Recent events have put a strain on the healthcare industry. Particularly, the ongoing health crisis has stretched the sector’s resources far too thin, highlighting the need to cut costs. That said, financial cost-cutting has been a topic in many discussions for years now, with or without a pandemic.
When it comes to reducing expenses, medical equipment, and apparatus are among the first articles scrutinized. While they are helpful in making diagnoses, they also make up a significant chunk of any hospital’s operational costs.
64-Slice, 256-Slice, and 320-Slice CT Systems
Retaining the standard 64-slice computed tomography (CT) scanner or upgrading to 256- and 320-slice systems has been a topic debated on by radiologists and cardiologists for a long time now.
Advocates of the 64-slice CT system argue that it is good enough to make a cardiac diagnosis despite being a low-slice and relatively cheaper scanner. Furthermore, many cardiologists believe that there is still no need for a 256-slice or 320-slice scanner at the moment, especially considering their higher costs.
As put into words by James Min, M.D., director of the cardiovascular CT lab at New York Presbyterian Hospital, “I think we are looking at a three- to five-year process before the incremental benefit justifies the increased cost.”
To add context, a 256-slice CT scanner is usually twice the cost of a 64-slice. A 320-slice, on the other hand, will be around 2.5 times the cost of a 64-slice.
It’s worth noting, however, that those who adopted the higher slice machines enjoyed superior quality images and a more convenient process. Consequently, these systems allowed cardiologists to perform better diagnoses.
How High-slice CT Systems Help Both Doctors And Patients
CT scanners with lower slice counts, although sufficient in getting images, often require cardiac patients to stay still and hold their breaths. These are essential in getting great images.
With that said, it helps to remember that these patients are not in the best shape. Some of them may even have other underlying conditions. These make it difficult for them to follow those instructions, no matter how much they are willing to cooperate.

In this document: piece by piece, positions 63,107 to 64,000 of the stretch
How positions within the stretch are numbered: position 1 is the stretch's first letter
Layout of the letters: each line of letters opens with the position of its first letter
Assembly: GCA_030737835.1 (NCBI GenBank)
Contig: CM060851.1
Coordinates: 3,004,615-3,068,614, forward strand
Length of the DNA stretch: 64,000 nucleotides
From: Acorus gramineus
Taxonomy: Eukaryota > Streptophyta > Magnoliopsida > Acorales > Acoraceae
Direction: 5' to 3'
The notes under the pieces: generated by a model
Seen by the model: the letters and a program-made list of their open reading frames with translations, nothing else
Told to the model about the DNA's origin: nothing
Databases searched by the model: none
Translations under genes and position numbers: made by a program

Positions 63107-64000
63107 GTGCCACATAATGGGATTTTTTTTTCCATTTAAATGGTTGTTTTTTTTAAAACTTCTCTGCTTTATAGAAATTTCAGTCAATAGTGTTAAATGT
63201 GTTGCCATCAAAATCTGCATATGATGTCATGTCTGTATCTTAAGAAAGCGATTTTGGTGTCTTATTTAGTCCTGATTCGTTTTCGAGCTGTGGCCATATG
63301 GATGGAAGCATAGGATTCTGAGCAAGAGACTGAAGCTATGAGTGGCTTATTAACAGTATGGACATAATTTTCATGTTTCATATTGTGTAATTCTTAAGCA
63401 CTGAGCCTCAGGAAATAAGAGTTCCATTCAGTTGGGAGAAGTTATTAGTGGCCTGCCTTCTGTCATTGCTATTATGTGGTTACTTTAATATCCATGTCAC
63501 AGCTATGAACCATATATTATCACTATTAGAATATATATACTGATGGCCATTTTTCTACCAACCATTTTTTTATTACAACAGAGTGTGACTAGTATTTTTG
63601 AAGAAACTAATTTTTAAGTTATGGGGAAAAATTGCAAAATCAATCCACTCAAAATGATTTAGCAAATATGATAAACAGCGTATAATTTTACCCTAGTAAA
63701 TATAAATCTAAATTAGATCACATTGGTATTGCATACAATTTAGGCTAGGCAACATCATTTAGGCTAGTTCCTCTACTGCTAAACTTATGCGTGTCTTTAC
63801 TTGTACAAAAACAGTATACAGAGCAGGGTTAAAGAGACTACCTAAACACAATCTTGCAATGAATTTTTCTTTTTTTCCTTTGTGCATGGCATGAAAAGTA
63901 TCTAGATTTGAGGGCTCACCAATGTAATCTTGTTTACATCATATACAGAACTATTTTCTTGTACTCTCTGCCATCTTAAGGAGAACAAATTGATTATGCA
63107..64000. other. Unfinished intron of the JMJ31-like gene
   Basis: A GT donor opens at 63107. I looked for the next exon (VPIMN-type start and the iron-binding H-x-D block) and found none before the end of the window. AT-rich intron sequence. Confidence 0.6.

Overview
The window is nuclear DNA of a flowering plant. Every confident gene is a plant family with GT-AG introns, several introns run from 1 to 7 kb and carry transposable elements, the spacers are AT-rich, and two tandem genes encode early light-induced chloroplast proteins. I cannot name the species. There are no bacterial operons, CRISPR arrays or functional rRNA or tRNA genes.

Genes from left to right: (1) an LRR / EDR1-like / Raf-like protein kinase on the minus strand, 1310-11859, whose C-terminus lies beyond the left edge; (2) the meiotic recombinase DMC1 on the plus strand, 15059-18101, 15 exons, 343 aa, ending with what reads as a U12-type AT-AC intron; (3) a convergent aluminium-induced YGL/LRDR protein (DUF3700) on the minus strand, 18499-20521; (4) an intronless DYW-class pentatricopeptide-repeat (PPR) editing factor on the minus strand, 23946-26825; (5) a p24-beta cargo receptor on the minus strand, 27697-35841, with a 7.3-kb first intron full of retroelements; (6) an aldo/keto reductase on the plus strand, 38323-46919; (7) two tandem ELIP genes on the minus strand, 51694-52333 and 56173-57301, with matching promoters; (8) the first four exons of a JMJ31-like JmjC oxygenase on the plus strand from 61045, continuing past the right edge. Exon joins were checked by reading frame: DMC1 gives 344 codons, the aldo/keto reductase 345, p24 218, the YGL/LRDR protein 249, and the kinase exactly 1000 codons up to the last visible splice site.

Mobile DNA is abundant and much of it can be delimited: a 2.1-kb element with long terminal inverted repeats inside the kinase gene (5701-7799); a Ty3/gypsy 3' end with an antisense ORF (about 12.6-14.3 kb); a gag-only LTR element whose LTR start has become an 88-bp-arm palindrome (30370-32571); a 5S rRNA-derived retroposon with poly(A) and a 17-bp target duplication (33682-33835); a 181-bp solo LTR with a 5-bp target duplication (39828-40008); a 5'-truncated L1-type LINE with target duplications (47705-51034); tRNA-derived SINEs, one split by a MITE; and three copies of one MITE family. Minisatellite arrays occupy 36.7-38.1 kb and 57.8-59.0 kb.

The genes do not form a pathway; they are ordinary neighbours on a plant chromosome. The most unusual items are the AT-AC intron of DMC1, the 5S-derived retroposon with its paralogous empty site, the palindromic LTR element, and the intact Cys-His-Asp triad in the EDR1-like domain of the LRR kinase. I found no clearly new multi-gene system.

This is where 256- and 320-slice CT scanners can be particularly helpful. These high-slice systems are faster and offer a larger imaging area. On top of that, a 320-slice can capture an image of the entire heart during one phase. This is a major edge compared to 64-slice systems, which can only take multiple images of the heart and piece them together. As a result, the images produced are often misaligned due to cardiac movement.
There are other factors to be considered when deciding between low-slice and high-slice systems.
Large emergency departments, for example, may find higher-slice scanners far more advantageous than their lower counterparts. This is because the high volume of patients they accommodate can easily justify the high expenses. On top of that, having a faster CT scanner will allow them to efficiently handle a large number of cases a day.
Internal scheduling is another factor worth considering. This involves the personnel required to operate the machine and the room where the equipment is located. Additionally, the time and processes involved in preparing the patient for the examination must also be taken into account.
Determining if 64, 256, or 320-slice is the way to go involves more than the costs involved. While the price tag is certainly an essential factor, it also pays to look at how the scanner can impact your internal operations. Ultimately, you should consider how it can affect or improve the care you are able to provide to your patients.
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